@Test
  void testToString() {
    String firstName = "John";
    String lastName = "Doe";
    String expectedResult = "Person(firstName=" + firstName + ", lastName=" + lastName + ")";

    Person person = new Person(firstName, lastName);
    assertEquals(expectedResult, person.toString());
  }
}

Now, if you run ./gradlew test, you will see that Gradle executes three tests successfully.

The EqualsAndHashCode Annotation

This is, perhaps, one of the coolest features that Lombok introduces. By using the @EqualsAndHashCode annotation in your classes, you make Lombok generate the equals and hashcode methods for you.

Imagine that you have a class called Lecture and that you have to implement the equals and hashcode to define a custom equality-checking mechanism. Without Lombok, you would probably do something like:

import java.util.Objects;

public class Lecture {
  private String lectureName;
  private String lectureCode;

  public Lecture(String lectureName, String lectureCode) {
    this.lectureName = lectureName;
    this.lectureCode = lectureCode;
  }

  @Override
  public boolean equals(Object o) {
    if (this == o) return true;
    if (o == null || getClass() != o.getClass()) return false;
    Lecture that = (Lecture) o;
    return Objects.equals(lectureName, that.lectureName) &&
      Objects.equals(lectureCode, that.lectureCode);
  }

  @Override
  public int hashCode() {
    return Objects.hash(lectureName, lectureCode);
  }
}

Not the most beautiful, or readable, code, right? Compare this with the version that Lombok allows:

package com.auth0.lomboktest;

import lombok.EqualsAndHashCode;

@EqualsAndHashCode
public class Lecture {
  private String lectureName;
  private String lectureCode;

  public Lecture(String lectureName, String lectureCode) {
    this.lectureName = lectureName;
    this.lectureCode = lectureCode;
  }
}

Yup, that's it! The equals and hashcode methods disappeared from your code and are now created by Lombok.

To see it in action, update the LomboktestApplicationTests class as follows:

class LomboktestApplicationTests {

  // ... other test methods ...

  @Test
  void testEqualsAndHashCode() {
    String lectureName = "Intro to Computer Science";
    String lectureCode = "cs50";

    Lecture l1 = new Lecture(lectureName, lectureCode);
    Lecture l2 = new Lecture(lectureName, lectureCode);

    assertEquals(l1, l2);
  }
}

Then, run ./gradlew test. This should print that four tests were successfully executed.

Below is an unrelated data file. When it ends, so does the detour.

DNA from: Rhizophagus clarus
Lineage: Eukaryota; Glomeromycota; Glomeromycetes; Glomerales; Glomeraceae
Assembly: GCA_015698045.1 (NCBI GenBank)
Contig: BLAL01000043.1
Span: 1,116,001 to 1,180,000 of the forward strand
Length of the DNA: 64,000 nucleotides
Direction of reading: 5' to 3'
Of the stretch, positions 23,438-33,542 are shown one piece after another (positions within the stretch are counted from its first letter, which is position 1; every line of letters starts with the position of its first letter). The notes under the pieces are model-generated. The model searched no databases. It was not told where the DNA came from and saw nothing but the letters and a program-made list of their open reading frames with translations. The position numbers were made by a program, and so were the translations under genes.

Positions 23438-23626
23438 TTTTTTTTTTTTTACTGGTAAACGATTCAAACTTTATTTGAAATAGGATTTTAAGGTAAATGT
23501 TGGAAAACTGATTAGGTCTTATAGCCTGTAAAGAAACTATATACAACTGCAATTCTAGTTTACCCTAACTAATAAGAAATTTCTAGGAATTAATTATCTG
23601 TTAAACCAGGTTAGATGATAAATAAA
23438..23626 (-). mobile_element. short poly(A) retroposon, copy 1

The NonNull Annotation

When the @NonNull annotation is placed before a method parameter, it means that this method will not accept null as an argument. If you pass to it a null object, the method will automatically raise a NullPointerException (NPE).

By using this annotation, you avoid having to manually check and to manually raise NPEs. For example, if you had a Customer class that didn't accept null for the name field, instead of doing this:

public class Customer {
  private String name;
  private String phone;

  public Customer(String name, String phone) {
    if (name == null) {
      throw new NullPointerException("Customer name required.");
    }

    this.name = name;
    this.phone = phone;
  }
}

You would do this:

import lombok.NonNull;

public class Customer {
  private String name;
  private String phone;

  public Customer(@NonNull String name, String phone) {
    this.name = name;
    this.phone = phone;
  }
}

Want to see this in action? Just create the above class inside the lomboktest package then update the LomboktestApplicationTests method as follows:

// ... package name and other import statements ...

import static org.junit.jupiter.api.Assertions.assertThrows;

class LomboktestApplicationTests {
  // ... other test methods ...

  @Test
  void testNullPointerExceptions() {
    Customer okCustomer = new Customer("Someone", null);
    assertThrows(NullPointerException.class, ()->{new Customer(null, null);});
  }
}

Then, after you run ./gradlew test, you will see that five tests were executed successfully.

The Constructor Annotations

In this section, you will learn about two annotations: @NoArgsConstructor and @AllArgsConstructor. As their name states, the first annotation creates an empty constructor (no arguments on it) and the second one creates a constructor that contains all the fields on the class.

You probably already know the drill, right? So, instead of seeing how you would do on a vanilla-Java class, you can skip and create a class called Product inside the com.auth0.lomboktest package. Then, add the following code to this class: